We discuss AFM (Atomic Force Microscopy) characterization in terms of critical dimension and depth for large area
micro-optical elements. Results are shown and discussed in comparison with other techniques, such as SEM (Scanning
Electron Microscopy) for CD measurements and FIB (Focused Ion Beam)-SEM characterization for the structure profile.
Surface structures with lateral dimensions in the nanometer range (⪅ 100 nm) have a significant impact on the optical and functional surface properties. Scanning Force Microscopy (SFM) has been increasingly used to investigate the nanotopography of substrates and thin films. SFM data evaluation is nevertheless so far mainly restricted to qualitative image information or single roughness parameters. Appropriate description of statistical surface roughness needs an advanced quantitative data analysis, which can be accomplished by Power Spectral Density (PSD) functions. For nanostructures conclusions about the information content of measurement results are difficult and only possible in a qualified manner. The results can be strongly influenced by the geometry of the probe tip, whose lateral dimension is in the nanometer range too. Based on experimental/empirical work, we estimated tip size effects on the PSDs of thin films. Especially the SFM measurement of super smooth samples (e.g. substrates for EUV coatings) can also be affected by inherent noise of the system. We therefore also present
and discuss methods of noise analysis.
We have developed a novel approach to design ultra-hydrophobic surfaces with optical quality. The nanostructure necessary for the functional effect is realized through enhanced nanoroughness of optical thin films. At the same time, the optical appearance must not be disturbed by scattering from the roughness. We have found that through wide-scale roughness analysis, applying white light interferometry, AFM and STM, and subsequent data reduction the roughness characteristics can be directly related to the wetting properties. As, on the other hand, vector scattering theories connect the roughness properties with scatter losses, a formalism has been established, where both the wetting properties and scattering behavior can be expressed within the same "language". Using this tool, the optical thin film design and the surface nanoroughness can be tailored to fulfill demands on wetting properties as well as on sufficient low scatter levels. For the deposition of high index single layers on Borofloat 33 substrates, qualified substrate-film-combinations are predicted by "virtual" coating simulations. Experiments with single oxide layer as test coatings yielded surfaces with a high water contact angle and light scatter losses below defined scatter thresholds.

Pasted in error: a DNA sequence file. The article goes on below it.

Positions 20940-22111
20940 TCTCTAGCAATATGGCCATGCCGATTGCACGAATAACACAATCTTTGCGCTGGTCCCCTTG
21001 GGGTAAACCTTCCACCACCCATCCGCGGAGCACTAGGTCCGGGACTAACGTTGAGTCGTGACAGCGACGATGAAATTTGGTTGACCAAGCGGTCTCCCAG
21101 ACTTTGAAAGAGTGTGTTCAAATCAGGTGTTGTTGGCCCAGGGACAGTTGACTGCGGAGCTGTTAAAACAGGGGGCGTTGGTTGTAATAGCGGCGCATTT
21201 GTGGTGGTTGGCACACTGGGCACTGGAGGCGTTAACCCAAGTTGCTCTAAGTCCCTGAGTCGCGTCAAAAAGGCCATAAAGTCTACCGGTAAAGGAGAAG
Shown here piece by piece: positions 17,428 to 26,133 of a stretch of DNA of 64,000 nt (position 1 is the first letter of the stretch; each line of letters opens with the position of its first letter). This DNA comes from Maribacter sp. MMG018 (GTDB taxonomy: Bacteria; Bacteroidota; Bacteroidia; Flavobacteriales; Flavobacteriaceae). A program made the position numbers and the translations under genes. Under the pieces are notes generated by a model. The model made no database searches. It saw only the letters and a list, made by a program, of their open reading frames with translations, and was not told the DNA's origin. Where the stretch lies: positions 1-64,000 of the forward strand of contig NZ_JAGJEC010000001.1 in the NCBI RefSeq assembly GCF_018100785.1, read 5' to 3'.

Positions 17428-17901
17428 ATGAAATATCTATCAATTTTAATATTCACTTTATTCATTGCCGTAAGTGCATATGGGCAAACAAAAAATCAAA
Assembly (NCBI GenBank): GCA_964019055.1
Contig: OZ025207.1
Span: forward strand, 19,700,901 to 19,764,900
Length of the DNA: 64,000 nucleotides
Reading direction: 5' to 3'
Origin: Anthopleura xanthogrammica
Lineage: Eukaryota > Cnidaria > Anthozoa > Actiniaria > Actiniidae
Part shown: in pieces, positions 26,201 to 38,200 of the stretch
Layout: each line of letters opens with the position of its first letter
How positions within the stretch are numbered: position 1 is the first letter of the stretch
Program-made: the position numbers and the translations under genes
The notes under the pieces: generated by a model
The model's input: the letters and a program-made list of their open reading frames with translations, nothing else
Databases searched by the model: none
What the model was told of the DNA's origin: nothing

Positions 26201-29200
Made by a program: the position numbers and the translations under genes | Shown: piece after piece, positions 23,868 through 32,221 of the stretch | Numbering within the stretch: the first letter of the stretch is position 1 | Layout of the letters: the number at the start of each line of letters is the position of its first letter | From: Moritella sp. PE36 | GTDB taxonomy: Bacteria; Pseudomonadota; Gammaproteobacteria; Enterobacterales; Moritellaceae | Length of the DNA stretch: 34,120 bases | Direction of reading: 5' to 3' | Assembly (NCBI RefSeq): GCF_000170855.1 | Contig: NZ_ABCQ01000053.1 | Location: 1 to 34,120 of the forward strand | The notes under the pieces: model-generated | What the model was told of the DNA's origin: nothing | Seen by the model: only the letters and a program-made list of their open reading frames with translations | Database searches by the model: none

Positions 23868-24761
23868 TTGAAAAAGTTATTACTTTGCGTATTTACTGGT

Optical coatings with enhanced roughness offer promising prospects for ultra-hydrophobic transparent surfaces with controlled scatter losses. Our coating design approach is based on roughness characterization by power spectral density (PSD) functions as a tool to describe both the wetting behavior and scattering. For the design of architectural glass coatings, the definition of scatter thresholds is necessary. These thresholds can be determined from investigations that link visual inspection and total scatter (TS) measurements. Experiments with rough oxide layers yielded surfaces with a high water contact angle.
This paper reports on an instrument designed to measure the total backward and forward scattering of optical components down to the DUV/VUV spectral region. The system is based on a Coblentz sphere imaging the light scattered into the backward or forward hemispheres within an angular range from 2 degree(s) to 85 degree(s) onto the detector according to ISO/DIS 13696. The equipment divides into two set-ups, one operating in air at several wavelengths from 10.6 micrometers to 193 nm, the other one working in a vacuum/nitrogen at 157 nm and 193 nm. The system is fully automated and capable of scanning large sample areas. Both a deuterium lamp and an excimer laser can be used as radiation sources at 193 nm and 157 nm. Results of measurements on fluoride multilayer coatings and CaF<SUB>2</SUB> substrates are presented.